Immigration and firm news

H-4 Work Authorization Rules Proposed

DHS has issued proposed regulations to allow the spouses of H-1B workers to apply for work authorization. The public has until July 11, 2014 to comment. Comments can be emailed to using in the subject line “DHS docket number USCIS-2010-0017” or by commenting online using the preceding docket number to search. The purpose of the regulation is to address “personal and economic hardship for the families of H-1B nonimmigrants the longer they remain in the United States” particularly for beneficiaries of pending permanent resident applications where applicants are stuck in the quota and are thus not able to apply for immigrant visas or adjustment of status for several years. “As a result, retention of highly educated and highly skilled nonimmigrant workers in the United States can become problematic for employers. Retaining highly skilled persons who intend to acquire lawful permanent residence is important to the United States given the contributions of these individuals to the U.S. economy, including advances in entrepreneurial and research and development endeavors, which correlate highly with overall economic growth and job creation.” The goal is to also give parity treatment to spouses of L (intracompany transferee), E-1 (treaty trader), and E-2 (Treaty investor status. Work authorization in this program would mostly be for those spouses who do not otherwise qualify for traditional work visas in their own right.

As proposed, the new rules would only apply to those spouses of principal H-1B visa holders who are recipients of approved I140 visa petitions or have been granted an extension of their authorized period of admission in the U.S. under the American Competitiveness in the Twenty-First Century Act of 2000 (AC 21). To receive AC21 H-1B extensions, applicants must have filed labor certification applications or I-140 visa petitions at least 365 days prior to reaching the end of the sixth year maximum in H-1B status. In other words, labor certification applications and/or visa petitions, if labor certification is waived, must be filed before the end of the fifth year of H-1B status to benefit from AC 21). This enables the H-1B visa holder to get one-year extensions while these petitions and applications are pending beyond the end of the sixth year in H-1B status. The H-4 spouse would only be able to get work authorization if the H-1B spouse is maintaining lawful status. Thus, the class of potential work authorized H-4 spouses are those whose principal spouses have achieved certain milestones in the permanent residence process, and who have also managed to keep extending their H-1B status. In addition, the proposed rules do not offer work authorization to dependent children.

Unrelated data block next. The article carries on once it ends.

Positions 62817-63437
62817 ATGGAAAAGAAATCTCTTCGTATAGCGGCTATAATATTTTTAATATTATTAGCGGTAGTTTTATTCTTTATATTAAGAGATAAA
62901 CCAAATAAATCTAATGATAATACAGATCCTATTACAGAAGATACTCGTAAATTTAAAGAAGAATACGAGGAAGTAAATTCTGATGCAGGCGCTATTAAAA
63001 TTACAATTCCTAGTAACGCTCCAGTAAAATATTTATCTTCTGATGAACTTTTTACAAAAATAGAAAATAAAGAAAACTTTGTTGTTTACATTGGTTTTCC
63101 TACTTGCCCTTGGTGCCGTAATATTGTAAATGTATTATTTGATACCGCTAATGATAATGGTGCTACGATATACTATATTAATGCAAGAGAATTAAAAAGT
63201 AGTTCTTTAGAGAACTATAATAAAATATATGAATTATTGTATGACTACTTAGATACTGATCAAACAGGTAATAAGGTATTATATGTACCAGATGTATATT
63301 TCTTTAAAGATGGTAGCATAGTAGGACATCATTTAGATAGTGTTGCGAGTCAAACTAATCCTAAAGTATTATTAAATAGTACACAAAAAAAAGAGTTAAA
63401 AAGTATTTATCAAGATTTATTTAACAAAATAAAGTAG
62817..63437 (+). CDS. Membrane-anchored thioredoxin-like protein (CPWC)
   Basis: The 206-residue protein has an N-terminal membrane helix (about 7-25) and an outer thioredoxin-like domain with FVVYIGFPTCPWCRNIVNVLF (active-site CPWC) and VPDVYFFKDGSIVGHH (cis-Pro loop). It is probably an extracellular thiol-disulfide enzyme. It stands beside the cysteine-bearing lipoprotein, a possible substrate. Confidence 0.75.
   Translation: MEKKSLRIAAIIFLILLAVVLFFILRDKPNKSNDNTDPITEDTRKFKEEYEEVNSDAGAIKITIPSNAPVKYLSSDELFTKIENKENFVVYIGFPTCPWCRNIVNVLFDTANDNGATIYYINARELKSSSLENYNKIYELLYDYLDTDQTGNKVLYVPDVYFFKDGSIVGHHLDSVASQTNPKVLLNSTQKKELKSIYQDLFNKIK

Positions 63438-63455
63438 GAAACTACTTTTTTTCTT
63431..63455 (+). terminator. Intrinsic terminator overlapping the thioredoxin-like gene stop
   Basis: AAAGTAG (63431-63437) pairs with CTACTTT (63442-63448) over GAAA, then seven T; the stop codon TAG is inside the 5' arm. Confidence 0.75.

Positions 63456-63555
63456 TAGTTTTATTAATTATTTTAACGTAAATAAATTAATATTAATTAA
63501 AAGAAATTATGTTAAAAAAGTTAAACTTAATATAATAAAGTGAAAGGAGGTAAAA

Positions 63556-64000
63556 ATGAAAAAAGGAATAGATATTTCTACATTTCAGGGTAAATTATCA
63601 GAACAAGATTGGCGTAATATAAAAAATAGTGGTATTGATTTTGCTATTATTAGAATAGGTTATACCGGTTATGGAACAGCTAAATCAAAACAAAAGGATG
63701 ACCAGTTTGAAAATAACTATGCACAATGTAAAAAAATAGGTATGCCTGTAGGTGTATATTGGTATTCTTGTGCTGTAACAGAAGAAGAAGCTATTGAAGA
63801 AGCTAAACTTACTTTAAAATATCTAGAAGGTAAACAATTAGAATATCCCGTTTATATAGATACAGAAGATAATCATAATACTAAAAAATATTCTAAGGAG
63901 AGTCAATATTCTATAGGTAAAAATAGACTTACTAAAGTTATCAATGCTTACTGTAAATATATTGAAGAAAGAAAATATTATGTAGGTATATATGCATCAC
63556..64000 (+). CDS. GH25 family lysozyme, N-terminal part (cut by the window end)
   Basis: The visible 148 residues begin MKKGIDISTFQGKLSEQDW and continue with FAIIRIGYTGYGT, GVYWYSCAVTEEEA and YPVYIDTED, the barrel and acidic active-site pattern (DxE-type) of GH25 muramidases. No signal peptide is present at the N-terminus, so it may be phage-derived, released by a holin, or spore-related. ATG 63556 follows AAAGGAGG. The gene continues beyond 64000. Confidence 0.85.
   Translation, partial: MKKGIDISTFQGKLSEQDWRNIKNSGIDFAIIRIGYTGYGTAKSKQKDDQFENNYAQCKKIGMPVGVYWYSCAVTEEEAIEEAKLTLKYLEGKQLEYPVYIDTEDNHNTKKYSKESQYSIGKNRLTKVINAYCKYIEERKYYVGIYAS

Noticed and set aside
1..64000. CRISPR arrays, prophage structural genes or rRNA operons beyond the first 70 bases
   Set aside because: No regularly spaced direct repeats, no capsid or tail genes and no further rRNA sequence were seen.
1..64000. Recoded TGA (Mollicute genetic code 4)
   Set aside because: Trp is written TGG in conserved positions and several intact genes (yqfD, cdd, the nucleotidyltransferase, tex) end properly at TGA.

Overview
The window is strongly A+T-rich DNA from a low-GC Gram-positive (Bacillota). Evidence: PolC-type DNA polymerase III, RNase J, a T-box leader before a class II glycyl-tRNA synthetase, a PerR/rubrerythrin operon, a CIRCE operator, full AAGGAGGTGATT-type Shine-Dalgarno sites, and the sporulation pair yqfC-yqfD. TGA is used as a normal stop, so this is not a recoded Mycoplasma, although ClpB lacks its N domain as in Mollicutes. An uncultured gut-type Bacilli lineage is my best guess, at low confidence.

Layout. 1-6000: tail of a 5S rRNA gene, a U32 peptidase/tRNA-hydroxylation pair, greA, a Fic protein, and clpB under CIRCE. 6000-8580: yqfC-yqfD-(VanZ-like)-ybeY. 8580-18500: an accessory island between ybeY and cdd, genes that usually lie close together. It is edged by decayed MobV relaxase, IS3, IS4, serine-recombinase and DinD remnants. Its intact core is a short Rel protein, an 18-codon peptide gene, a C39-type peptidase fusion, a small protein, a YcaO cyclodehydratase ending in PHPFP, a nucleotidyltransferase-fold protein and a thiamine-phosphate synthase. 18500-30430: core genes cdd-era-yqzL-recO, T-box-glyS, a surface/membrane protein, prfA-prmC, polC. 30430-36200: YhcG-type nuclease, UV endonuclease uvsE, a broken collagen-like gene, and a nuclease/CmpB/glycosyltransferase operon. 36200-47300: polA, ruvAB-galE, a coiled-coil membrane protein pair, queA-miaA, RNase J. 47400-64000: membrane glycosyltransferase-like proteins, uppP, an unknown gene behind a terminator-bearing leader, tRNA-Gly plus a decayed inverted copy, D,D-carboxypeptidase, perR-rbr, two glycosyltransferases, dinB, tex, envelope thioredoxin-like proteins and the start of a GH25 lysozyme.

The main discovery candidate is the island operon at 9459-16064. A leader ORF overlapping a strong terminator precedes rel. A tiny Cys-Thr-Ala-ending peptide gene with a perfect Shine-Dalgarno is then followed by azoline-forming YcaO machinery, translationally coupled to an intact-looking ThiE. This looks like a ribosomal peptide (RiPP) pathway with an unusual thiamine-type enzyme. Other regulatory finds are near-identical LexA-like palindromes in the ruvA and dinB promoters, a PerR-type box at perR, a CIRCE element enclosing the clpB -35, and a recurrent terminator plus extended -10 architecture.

DHS estimates that initially there would be 100,600 H-4 work authorization applicants in the first year and 35,900 individuals in subsequent years. Note, that AC21 issues can be very difficult in that there are all sorts of fact scenarios that can come up involving calculations of time, job changes, maintenance of status issues, and more. Getting legal advice from an experienced immigration lawyer is highly recommended. In the meantime, it is important to note that the H-4 work authorization rules are only proposed rules. The final version could be different after the agency reviews the comments received.